The Church has been urged to commence the cannonisation of people killed by Boko Haram and bandits as the blood of Martyrs is the seed of the Church, and persecution, which is a form of violence has been a paradoxical instrument for the spread of the faith. The charge was given in resolutions reached at the fifth National Mission Congress (NAMICON V) of the Catholic Church in Nigeria, with the theme, “Fear not for I am with you”, held at Maria Assumpta Cathedral, Owerri, Imo State.
The paper jointly signed by Rev. Fr. Joseph Tile Nomhwange, SMA, National Director, Mission and Dialogue and Rev. Fr. Solomon Patrick Zaku, National Director, PMS recommended that the Church re-strategise on strengthening her members in the face of persecution. According to the priests, insecurity is a huge challenge to the Church and has hindered missionary work, and dampened pastoral zeal and enthusiasm, which is obvious in the inability of people to gather in their numbers for religious activities like crusades, camping, retreats, among others.
On missionary activity, the congress called the people to authentic witnessing, adding that God is a missionary God as is obvious in the Trinitarian dimension of mission, demonstrated by God sending his Son to redeem the human race, and the Father and Son sending the Holy Spirit to lead everyone to the fullness of truth. On the Church’s mission and communication strategies in troubled times: lessons in COVID-19 experiences, they recommended that the Church should leverage online platforms, social media, email newsletters and video conferences, which will help bridge physical distances and also offer spiritual support.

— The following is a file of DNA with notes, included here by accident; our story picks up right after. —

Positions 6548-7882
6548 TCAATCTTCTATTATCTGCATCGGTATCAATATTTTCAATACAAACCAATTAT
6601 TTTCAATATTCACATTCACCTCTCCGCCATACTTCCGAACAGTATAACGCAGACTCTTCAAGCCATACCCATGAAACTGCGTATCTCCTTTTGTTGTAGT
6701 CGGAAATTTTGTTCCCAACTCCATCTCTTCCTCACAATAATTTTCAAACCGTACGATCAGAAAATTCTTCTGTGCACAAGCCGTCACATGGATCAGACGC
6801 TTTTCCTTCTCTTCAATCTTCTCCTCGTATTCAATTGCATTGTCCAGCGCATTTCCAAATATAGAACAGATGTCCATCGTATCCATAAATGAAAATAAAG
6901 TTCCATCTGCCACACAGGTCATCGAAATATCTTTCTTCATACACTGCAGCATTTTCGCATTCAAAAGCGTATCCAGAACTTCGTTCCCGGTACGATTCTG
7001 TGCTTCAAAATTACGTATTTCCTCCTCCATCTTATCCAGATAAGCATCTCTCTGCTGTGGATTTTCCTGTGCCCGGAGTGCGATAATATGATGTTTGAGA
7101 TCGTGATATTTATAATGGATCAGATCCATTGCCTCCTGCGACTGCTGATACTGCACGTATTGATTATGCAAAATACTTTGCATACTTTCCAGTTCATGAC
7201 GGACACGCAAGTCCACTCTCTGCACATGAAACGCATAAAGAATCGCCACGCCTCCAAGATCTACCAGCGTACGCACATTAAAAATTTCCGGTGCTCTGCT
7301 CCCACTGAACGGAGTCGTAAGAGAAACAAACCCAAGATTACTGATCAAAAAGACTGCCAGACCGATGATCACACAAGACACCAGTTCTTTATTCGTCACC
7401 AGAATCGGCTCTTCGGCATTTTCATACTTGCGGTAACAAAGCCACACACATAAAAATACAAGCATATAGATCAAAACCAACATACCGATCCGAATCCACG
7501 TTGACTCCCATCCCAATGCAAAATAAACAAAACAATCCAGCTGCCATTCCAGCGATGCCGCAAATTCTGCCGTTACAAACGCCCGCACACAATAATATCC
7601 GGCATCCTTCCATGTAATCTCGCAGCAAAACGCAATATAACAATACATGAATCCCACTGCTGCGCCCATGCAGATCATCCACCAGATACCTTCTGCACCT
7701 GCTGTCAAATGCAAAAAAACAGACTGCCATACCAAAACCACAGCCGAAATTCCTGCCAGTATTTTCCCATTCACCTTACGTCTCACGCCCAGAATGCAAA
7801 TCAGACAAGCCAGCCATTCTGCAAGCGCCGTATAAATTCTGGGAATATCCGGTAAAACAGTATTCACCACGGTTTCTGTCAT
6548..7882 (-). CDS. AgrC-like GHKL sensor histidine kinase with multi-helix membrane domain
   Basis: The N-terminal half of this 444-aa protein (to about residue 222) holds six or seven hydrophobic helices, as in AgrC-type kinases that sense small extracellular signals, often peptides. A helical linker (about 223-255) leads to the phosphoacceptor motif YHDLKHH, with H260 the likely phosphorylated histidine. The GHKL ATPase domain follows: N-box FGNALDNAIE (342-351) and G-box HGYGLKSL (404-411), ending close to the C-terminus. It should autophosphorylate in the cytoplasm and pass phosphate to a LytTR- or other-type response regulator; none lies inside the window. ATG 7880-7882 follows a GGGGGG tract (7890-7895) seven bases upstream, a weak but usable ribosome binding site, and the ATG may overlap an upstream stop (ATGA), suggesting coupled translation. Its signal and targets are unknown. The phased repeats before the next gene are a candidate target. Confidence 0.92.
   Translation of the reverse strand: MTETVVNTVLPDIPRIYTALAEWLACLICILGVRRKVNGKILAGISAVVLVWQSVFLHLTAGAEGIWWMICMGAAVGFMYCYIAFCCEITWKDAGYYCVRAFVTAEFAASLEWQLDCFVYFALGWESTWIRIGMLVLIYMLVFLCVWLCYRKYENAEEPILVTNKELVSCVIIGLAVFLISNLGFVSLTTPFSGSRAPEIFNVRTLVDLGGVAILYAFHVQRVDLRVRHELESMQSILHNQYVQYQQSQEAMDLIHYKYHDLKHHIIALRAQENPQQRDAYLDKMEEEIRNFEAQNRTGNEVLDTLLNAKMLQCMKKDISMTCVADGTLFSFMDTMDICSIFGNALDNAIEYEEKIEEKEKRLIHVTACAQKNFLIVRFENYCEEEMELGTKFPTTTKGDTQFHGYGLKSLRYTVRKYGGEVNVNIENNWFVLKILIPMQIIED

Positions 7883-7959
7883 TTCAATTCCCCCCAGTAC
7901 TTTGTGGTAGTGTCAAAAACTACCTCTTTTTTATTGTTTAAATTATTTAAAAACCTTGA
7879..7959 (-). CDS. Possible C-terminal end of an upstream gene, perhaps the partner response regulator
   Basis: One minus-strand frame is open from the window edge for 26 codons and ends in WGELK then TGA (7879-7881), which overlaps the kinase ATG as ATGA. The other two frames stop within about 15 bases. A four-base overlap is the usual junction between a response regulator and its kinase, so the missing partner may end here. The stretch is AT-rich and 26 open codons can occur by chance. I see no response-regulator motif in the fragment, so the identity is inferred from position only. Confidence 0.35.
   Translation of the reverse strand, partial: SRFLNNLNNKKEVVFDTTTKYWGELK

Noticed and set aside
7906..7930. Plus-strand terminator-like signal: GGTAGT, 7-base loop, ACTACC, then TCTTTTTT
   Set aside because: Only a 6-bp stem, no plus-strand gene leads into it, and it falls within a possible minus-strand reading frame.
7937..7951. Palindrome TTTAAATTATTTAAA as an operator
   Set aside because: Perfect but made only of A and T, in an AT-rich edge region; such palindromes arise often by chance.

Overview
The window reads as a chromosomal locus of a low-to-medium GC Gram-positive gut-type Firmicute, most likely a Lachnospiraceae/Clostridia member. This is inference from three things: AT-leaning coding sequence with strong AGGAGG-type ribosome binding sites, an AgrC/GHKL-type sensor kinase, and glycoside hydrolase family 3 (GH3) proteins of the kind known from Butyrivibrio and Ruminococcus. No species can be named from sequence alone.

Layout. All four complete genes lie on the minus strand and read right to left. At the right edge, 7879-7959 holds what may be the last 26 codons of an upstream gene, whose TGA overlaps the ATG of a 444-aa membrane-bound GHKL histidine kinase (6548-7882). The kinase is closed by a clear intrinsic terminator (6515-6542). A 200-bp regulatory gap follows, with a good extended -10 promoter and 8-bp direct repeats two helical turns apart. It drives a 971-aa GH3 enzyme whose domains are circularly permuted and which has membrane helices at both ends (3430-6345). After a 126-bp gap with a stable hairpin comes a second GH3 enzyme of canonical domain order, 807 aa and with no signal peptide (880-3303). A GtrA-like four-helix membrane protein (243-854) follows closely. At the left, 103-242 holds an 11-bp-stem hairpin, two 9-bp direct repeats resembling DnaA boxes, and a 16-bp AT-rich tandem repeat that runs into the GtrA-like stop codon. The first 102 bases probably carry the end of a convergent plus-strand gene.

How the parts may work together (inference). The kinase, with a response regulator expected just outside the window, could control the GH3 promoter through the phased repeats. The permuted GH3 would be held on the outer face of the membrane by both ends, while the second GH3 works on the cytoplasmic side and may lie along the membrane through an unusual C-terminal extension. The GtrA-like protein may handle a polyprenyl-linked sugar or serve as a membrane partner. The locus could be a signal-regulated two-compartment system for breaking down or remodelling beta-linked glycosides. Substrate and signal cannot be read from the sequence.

The congress noted that collaborating with other churches, community organisations and government entities would go a long way towards meeting the needs of vulnerable population, and also promote collective resilience, adding that the Church should reposition herself in the face of unpredictable crises by getting a Crisis Communication Plan (CCP). On Digital mission as a contemporary approach to evangelisation in the face of media toxicity, the paper read: “The great command ‘to go into the whole world and make disciples of all nations’ is one that necessarily entails communication. As such, the Church cannot exist without communicating. Communication remains a matter of great concern to the Church, especially in this era of media revolution and digital technology.
However, the World Wide Web (www) is a huge space and a wider audience that the Church in Nigeria has yet to fully explore.” Among other things, the congress recommended that communication must be a key element, included in all pastoral plans of the Church, the annual Communications Week initiative of the CBCN coordinated by the Catholic Secretariat Communications Directorate be taken serious and given adequate support. Stating that young people are an integral part of the social, economic, political and spiritual dimensions of every nation, the congress noted that the youths’ participation is critical to the actualisation, effectiveness and continuity of mission and the propagation of the reign of Christ in human communities. According to the organisers, the congress aims to inculcate in every Christian, their missionary responsibilities as baptised persons, despite the challenges thereof, do a stock-taking of how they have fared as a Church since the last Congress, and an avenue for collective prayers as a Church.